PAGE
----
The Geek's Guide to People - Shifting from Output to Impact

The stereotype of technical professionals as inarticulate, socially inept geniuses inventing problems to solve is unkind and inaccurate. Yet the Dilbert image persists. So do jokes like the one about the engineer sentenced to death on the guillotine, who watches the instrument of death malfunction, then tells the operators how to fix it.

Why do people make fun of engineers and those with their mindset? Do people wired and trained to analyze and solve problems and focus on the mechanics of a situation frustrate those whose brains are wired differently? And how does the engineer’s way of dealing with individuals and interactions - that first value of the Agile Manifesto - sometimes get in the way of team collaboration and productivity?

In this interactive session, we'll show a little empathy for engineers and other analytical folk whose neurological wiring makes them seem different from the rest of humanity. We'll also explore how those with the engineering mindset can develop their own empathy and consciously adopt behaviours that amplify their value to their teams and organizations, make them more effective leaders - and make their own lives easier by positioning themselves for understanding.

Join Sue in a lively exploration of what can happen when engineers and technical professionals shift their mindset from solving problems to creating impact.
You will leave this session with an appreciation of:

  • How to make your ideas meaningful to others by taking their perspective
  • How shifting your language from "What?" to "So What?" helps people connect the dots
  • Why giving up the need to be smart may be the smartest thing you ever do
  • Techniques you can use to take someone else's perspective.
 
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Outline/structure of the Session

Introduction of the topic and main idea
Discussion of the "engineering mindset" - examples
Short table exercise to illustrate different cognitive styles
Different perspectives
Individual exercise, group discussion
Types of empathy
Why empathy matters
Developing empathy - conscious actions, deliberate practice
Pair exercise
Wrap and look forward - call to action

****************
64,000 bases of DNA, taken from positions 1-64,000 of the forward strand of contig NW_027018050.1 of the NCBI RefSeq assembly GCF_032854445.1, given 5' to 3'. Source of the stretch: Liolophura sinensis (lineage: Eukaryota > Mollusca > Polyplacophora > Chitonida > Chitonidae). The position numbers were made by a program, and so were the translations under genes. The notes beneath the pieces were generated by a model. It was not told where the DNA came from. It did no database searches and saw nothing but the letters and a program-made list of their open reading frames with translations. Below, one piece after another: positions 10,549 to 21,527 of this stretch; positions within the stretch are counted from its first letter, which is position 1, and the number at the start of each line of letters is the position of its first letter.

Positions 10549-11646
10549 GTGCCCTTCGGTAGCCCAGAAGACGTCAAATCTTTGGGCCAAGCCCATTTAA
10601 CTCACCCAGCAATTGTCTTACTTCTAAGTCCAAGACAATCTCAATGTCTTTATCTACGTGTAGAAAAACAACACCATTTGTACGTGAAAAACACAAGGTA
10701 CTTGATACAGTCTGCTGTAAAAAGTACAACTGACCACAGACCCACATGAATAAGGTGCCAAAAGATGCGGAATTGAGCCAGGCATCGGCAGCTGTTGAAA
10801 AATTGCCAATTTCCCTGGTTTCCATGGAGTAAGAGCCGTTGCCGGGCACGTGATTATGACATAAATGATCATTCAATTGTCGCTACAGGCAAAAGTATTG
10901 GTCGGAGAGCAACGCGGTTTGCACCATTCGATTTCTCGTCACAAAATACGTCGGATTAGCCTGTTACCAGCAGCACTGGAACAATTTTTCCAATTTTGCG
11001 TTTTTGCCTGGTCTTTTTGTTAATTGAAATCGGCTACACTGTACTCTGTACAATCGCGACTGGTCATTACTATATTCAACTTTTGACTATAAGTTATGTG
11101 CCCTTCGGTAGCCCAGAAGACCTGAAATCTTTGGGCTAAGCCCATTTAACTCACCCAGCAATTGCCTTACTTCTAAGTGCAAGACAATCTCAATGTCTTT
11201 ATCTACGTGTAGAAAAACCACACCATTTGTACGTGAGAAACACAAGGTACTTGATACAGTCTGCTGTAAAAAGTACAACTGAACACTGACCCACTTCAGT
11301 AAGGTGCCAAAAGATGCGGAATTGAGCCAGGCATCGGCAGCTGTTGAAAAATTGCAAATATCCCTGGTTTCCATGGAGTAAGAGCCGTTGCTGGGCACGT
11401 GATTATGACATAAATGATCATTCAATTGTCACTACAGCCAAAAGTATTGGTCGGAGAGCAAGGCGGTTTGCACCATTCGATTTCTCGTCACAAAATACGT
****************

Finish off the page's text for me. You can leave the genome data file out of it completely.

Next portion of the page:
[Will take and answer questions as they arise]

Session could be 60 or 90 minutes

Learning Outcome

  • How to make your ideas meaningful to others by taking their perspective
  • How shifting your language from "What?" to "So What?" helps people connect the dots
  • Why giving up the need to be smart may be the smartest thing you ever do
  • Techniques you can use to take someone else's perspective.

Target Audience

Anyone involved in introducing new ways of working in organizations - engineers and non-engineers

schedule Submitted 10 months ago

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  • Cherifa
    By Cherifa  ~  7 months ago
    reply Reply

    Hi Suemake some

    I have attended your presentation during trhe summer while in Agile2016. Just one thing that I would like you to highlight is really the link that you can make with the coaching . How as a coach I can instill this empathy to team members? How easy it is to change someone to become empathic? and what are the benefits?

    • Sue Johnston
      By Sue Johnston  ~  7 months ago
      reply Reply

      I LOVE that suggestion. Thanks so much.


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    • Do we need help?

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    • The challenges & flaws that we faced when transitioning from team based agility to organizational agility
    • Some of my reflections as an inside observer
    • How to use the lessons learned as a wake up call
    • What can be done to help the organization to thrive

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    Nightingale’s approach was later applied to outcomes-based education and in programme management with the introduction of ‘logic models’. Fundamentally, it is a quality management approach focused on helping us get the desired results from our interventions and activities. Nightingale was arguably the first person who figured out that you need to start with framing the result you want to achieve (the why) to determine what you should do, how you should do it, when you should it, and where you should do it - all the while using an inspect and adapt mindset to interpret actual results against expected ones to determine the next course of action to be taken, including re-framing the expected results based on what we have learned so far.

    In this interactive session the two Larry's (Cooper and Sullivan) will be your guides as you learn how to identify the goals and objectives (the why) for a real world scenario, how to use a simple canvas and mapping technique to figure out what needs to be done and in what order, and how to adapt what gets done next based on what we have learned so far. The mapping technique is similar to story mapping except that it provides a deeper understanding of the true nature of most projects in enterprise settings - this technique helps us story-map our strategic intent.

    It helps us to more clearly identify and solve the minimum viable problem.

    For Product Owners it will help them gain better insights into how value gets defined at an enterprise level and provides a line of sight from strategic goals and objectives down to actual products too be built. For leaders it helps them understand that most projects are often really multiple ones that need to be sequenced and that it is the work that is often not identified and hence not done that sinks most large efforts.

    These techniques provide clarity and allow us to deal with uncertainty when dealing with complex problems and messes while maintaining agility throughout.